Not so many years ago, internal and political unrest made Colombia a place most American tourists avoided. But in the past decade or so, that has changed, and the country has again become an appealing destination.
We flew into Medellin. I had long associated that name with drug cartels, but in fact it surprised me as a large, vibrant, clean and new city. It’s set amid mountains (its 4,500-foot elevation keeps Medellin temperatures mild) and, at least in the part of the city we walked around, we found considerable green spaces. Also, prices remain a relative bargain, so far. For instance, a nice breakfast at the airport was $5, and a great ribeye steak dinner with wine, about $25.
While the hotel might be considered rustic, it offered the necessary amenities, and I found it quite comfortable. The meals were outstanding and offered varied preparation each evening for the fish we brought in. (Memo to would-be visitors: Don’t release a good-size corvina!) Nor will the cost set you back unreasonably; at press time, I found the rate for a double room at about $75.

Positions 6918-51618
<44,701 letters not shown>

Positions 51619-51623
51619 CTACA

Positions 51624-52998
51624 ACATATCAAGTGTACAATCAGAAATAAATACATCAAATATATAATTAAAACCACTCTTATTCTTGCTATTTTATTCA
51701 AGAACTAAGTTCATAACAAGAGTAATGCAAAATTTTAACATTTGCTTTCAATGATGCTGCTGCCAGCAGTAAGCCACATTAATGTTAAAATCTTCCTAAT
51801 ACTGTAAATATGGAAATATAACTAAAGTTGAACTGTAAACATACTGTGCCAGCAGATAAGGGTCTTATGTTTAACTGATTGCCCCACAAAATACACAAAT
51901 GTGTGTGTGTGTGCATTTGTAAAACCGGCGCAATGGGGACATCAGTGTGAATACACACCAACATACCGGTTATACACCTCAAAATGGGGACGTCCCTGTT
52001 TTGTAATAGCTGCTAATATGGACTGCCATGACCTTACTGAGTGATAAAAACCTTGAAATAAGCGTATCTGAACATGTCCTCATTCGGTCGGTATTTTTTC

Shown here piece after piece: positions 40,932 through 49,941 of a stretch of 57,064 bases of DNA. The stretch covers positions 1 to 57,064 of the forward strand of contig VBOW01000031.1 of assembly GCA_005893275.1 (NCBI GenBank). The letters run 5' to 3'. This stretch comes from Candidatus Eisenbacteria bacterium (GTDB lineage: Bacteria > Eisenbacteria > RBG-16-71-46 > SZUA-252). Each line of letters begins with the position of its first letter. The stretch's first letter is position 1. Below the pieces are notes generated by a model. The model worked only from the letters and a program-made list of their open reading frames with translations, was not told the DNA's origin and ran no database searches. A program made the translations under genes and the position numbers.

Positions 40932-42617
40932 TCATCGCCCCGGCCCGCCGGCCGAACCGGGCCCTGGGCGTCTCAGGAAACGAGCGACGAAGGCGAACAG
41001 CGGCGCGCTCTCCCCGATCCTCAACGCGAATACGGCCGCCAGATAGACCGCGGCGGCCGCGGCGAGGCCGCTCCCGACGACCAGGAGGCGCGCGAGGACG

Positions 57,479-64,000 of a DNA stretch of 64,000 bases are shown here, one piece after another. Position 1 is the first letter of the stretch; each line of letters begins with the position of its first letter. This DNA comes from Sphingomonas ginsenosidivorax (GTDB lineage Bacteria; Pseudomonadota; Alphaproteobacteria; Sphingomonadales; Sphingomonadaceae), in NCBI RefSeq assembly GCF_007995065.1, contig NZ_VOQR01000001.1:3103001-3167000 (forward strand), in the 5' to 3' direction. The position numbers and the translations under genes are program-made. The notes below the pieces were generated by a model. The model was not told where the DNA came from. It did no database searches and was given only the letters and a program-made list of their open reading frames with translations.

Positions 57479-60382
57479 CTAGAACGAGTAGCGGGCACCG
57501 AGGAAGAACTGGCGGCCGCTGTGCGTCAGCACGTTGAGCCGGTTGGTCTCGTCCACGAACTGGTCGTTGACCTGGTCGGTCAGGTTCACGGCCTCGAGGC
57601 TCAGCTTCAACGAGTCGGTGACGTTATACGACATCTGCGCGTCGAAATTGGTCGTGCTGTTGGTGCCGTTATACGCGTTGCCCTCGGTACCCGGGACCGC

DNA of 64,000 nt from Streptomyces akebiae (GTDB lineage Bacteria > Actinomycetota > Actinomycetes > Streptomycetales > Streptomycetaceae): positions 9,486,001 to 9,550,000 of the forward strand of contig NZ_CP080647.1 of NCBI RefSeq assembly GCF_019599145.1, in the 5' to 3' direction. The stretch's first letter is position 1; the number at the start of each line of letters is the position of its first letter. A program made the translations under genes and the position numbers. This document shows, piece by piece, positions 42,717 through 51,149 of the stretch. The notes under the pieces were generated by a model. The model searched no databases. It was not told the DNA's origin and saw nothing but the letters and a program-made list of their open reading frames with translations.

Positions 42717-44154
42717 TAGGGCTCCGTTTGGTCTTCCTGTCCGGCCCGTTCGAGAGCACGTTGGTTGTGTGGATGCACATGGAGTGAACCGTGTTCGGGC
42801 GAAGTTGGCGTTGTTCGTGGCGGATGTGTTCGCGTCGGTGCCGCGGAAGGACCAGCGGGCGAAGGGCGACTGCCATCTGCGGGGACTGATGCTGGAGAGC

Read Next: Fishing the Lonely Pacific Coast of Colombia
Our Angler center-console boat proved adequate for our needs and was large enough to permit four anglers to fish simultaneously. Sport Fishing Colombia (sportfishingcolombia.com) can help arrange package trips of four to six full fishing days, including in-country flights, ground transportation, meals and accommodations. We brought our own gear, but Sport Fishing Colombia has plenty of high-quality rods and reels to offer. The outfit suggests that anglers bring their favorite lures and jigs, but it also has a selection available. As far as what else to bring, of course plenty of sunscreen and bug repellent should be in your bag. (Though biting bugs didn’t bother us much, fortunately.) When I travel to remote areas, I take an ACR ResQLink personal locator beacon as well, which offers a bit of peace of mind. (It’s one of those things I’m glad to have and hope to never use.)